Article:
Posted on Monday, November 1st, 2021 at 1:19 pm
If you’ve been convicted of a felony crime, you may have served your time in prison and may have paid or are struggling to pay significant fines. Unfortunately, in many cases, life doesn’t just return to how it was before conviction. You may continue to feel the ramifications of your felony conviction for months and years to come; for as long as your felony conviction is on your record.
Consequences of a Felony Conviction
A felony conviction can have widespread repercussions beyond financial penalties and the loss of liberty. Being convicted of a felony can prevent you from being able to get gainful employment, and it can affect your qualification for certain housing accommodations. In addition, you may be prohibited from receiving some government benefits, including educational grants and aid. For as long as your conviction is on your record, government benefits agencies, housing companies, and employers will see it if they perform a background check.
Qualifying for Felony Expungement in Illinois
Expungement results in your criminal record being destroyed. There will no longer be a record of your name and your conviction in any public criminal record. But getting a felony expunged is reserved for only specific individuals and cases. If you have been arrested but not charged, or arrested and charged but not convicted, you may be able to petition for an expungement of your record. If you’ve been convicted of a crime, you are ineligible to petition for an expungement. You may be able to, however, petition the court to have your record sealed.
An exception to the non-conviction requirement for expungements in Illinois is if you were arrested or convicted of marijuana possession or distribution. If you were arrested, acquitted, or had charges dismissed or vacated for the possession or distribution of 30mg or less of marijuana before June 25, 2019, and neither of the following two things is true:
- You didn’t provide marijuana to a minor who was three or more years younger than you
- You weren’t arrested for a violent crime occurring at the same time as the possession or distribution of marijuana;
you are eligible to have your arrest automatically expunged.
You will still have to petition the court to have the marijuana arrest expunged from your record by filing what’s called a Request to Expunge & Impound and/or Seal Criminal Records. If you were convicted of the aforementioned marijuana charges, then your conviction may be automatically expunged after a recommendation by the Prisoner Review Board.
On the other hand, when your record is sealed, your record is not destroyed. However, it is not viewable by the public. The only entities that will be able to view your conviction are law enforcement, the courts, and certain employers who require fingerprint background checks.
There are exceptions for some misdemeanor and felony convictions that can’t be sealed. Convictions for most sexual crimes, minor traffic violations, DUI, reckless driving, domestic battery, violation of orders of protection and civil or stalking no-contact orders, and crimes against animals can not be expunged. If you’ve already been granted the sealing of a prior felony conviction, you are also ineligible to have a new felony conviction sealed.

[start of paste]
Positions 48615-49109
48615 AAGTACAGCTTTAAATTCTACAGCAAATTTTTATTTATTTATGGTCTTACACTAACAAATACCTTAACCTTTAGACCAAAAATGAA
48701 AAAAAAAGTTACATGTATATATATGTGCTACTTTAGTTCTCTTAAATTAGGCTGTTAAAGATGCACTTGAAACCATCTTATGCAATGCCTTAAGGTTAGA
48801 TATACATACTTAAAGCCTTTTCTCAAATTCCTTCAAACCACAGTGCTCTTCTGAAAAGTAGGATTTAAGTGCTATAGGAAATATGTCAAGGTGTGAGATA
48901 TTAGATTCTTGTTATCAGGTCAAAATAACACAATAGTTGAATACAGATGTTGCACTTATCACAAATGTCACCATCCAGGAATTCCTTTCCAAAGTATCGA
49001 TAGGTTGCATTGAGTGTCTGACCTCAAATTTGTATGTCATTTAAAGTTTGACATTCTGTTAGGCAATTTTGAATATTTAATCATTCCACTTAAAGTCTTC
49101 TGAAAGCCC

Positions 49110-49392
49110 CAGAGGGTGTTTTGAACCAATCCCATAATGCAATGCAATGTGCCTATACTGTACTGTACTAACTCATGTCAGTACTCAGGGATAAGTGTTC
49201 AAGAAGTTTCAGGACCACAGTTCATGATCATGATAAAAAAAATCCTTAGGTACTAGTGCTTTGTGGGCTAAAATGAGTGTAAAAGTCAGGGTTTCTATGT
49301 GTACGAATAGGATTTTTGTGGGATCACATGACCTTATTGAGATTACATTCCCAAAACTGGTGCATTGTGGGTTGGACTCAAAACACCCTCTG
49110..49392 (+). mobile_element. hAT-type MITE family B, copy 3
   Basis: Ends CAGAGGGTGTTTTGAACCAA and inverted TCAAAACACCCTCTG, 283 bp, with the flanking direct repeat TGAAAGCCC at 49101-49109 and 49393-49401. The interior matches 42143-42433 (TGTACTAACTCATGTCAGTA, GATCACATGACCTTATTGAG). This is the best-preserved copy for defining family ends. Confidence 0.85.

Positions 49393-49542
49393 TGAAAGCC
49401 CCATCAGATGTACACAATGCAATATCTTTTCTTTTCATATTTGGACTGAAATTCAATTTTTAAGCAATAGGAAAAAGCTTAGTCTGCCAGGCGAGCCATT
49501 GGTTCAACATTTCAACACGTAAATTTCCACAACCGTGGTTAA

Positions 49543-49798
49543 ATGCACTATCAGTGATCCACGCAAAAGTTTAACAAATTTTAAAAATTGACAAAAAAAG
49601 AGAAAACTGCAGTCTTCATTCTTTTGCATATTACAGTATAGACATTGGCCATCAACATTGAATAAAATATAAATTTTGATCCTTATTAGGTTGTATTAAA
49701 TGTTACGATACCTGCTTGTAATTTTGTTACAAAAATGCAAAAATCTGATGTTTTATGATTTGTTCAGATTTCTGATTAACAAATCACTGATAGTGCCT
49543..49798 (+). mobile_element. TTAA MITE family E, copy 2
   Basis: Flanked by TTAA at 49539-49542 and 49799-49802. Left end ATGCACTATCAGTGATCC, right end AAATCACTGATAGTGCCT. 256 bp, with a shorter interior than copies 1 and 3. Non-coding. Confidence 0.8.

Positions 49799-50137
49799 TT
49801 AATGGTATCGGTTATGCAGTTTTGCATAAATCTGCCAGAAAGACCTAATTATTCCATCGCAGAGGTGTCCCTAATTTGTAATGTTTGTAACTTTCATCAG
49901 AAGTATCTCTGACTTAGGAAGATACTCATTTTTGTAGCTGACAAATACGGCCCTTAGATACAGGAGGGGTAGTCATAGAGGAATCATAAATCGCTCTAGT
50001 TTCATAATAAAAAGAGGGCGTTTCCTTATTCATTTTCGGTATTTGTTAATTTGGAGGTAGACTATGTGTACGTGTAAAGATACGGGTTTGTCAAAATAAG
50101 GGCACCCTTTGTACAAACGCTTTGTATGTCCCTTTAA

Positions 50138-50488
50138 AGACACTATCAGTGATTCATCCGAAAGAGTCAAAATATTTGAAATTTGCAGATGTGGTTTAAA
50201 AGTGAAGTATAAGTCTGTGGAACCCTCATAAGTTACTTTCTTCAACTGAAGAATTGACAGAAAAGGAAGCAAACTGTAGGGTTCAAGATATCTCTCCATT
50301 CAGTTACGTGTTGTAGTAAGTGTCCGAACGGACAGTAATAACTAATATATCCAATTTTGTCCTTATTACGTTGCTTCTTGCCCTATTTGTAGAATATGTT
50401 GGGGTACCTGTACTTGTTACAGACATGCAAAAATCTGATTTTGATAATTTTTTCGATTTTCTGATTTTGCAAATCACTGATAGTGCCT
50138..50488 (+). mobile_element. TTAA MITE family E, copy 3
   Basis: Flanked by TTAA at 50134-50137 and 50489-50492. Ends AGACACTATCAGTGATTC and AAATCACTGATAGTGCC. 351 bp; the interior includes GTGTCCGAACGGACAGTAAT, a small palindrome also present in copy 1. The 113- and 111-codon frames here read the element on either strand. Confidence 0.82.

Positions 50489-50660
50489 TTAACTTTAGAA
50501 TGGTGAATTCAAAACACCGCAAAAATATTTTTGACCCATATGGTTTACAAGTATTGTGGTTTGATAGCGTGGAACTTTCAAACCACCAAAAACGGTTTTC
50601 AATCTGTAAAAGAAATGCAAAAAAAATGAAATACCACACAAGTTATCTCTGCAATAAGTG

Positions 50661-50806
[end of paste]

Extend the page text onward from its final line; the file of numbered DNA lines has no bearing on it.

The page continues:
Process of Getting a Felony Sealed
To start the process of getting your arrest and/or record expunged or sealed, you must complete several forms and file them with the court in the county in which you were arrested and/or charged for the crime. The court may require you to attend a hearing to further review your expungement or sealing request and make a final determination. At this hearing, you’ll want to present your case to the judge as to why your request should be approved. You should provide any supporting documents for your request, such as proof of the completion of an education or treatment program. You may also have to answer questions posed by the judge. The hearing will end with the court either approving or denying your request for expungement or sealing your arrest or record. If approved, once the relevant agencies receive the court’s order, your arrest or record will be expunged or sealed within 60 days.
How We Can Help
The Champaign criminal defense attorneys at Bruno Law Offices may be able to help you reduce the negative impact your felony conviction may have on your life. We have decades of experience not only helping clients fight their criminal charges, but we’ve also helped clients move on with their lives after their convictions by either getting their records expunged or sealed. We may be able to do the same for you.
We can help ensure that the process for requesting an expungement or sealing is followed correctly and assist you in court should that be necessary. Call us today at (217) 328-6000 or contact us online to discuss getting your conviction expunged. The consultation is free.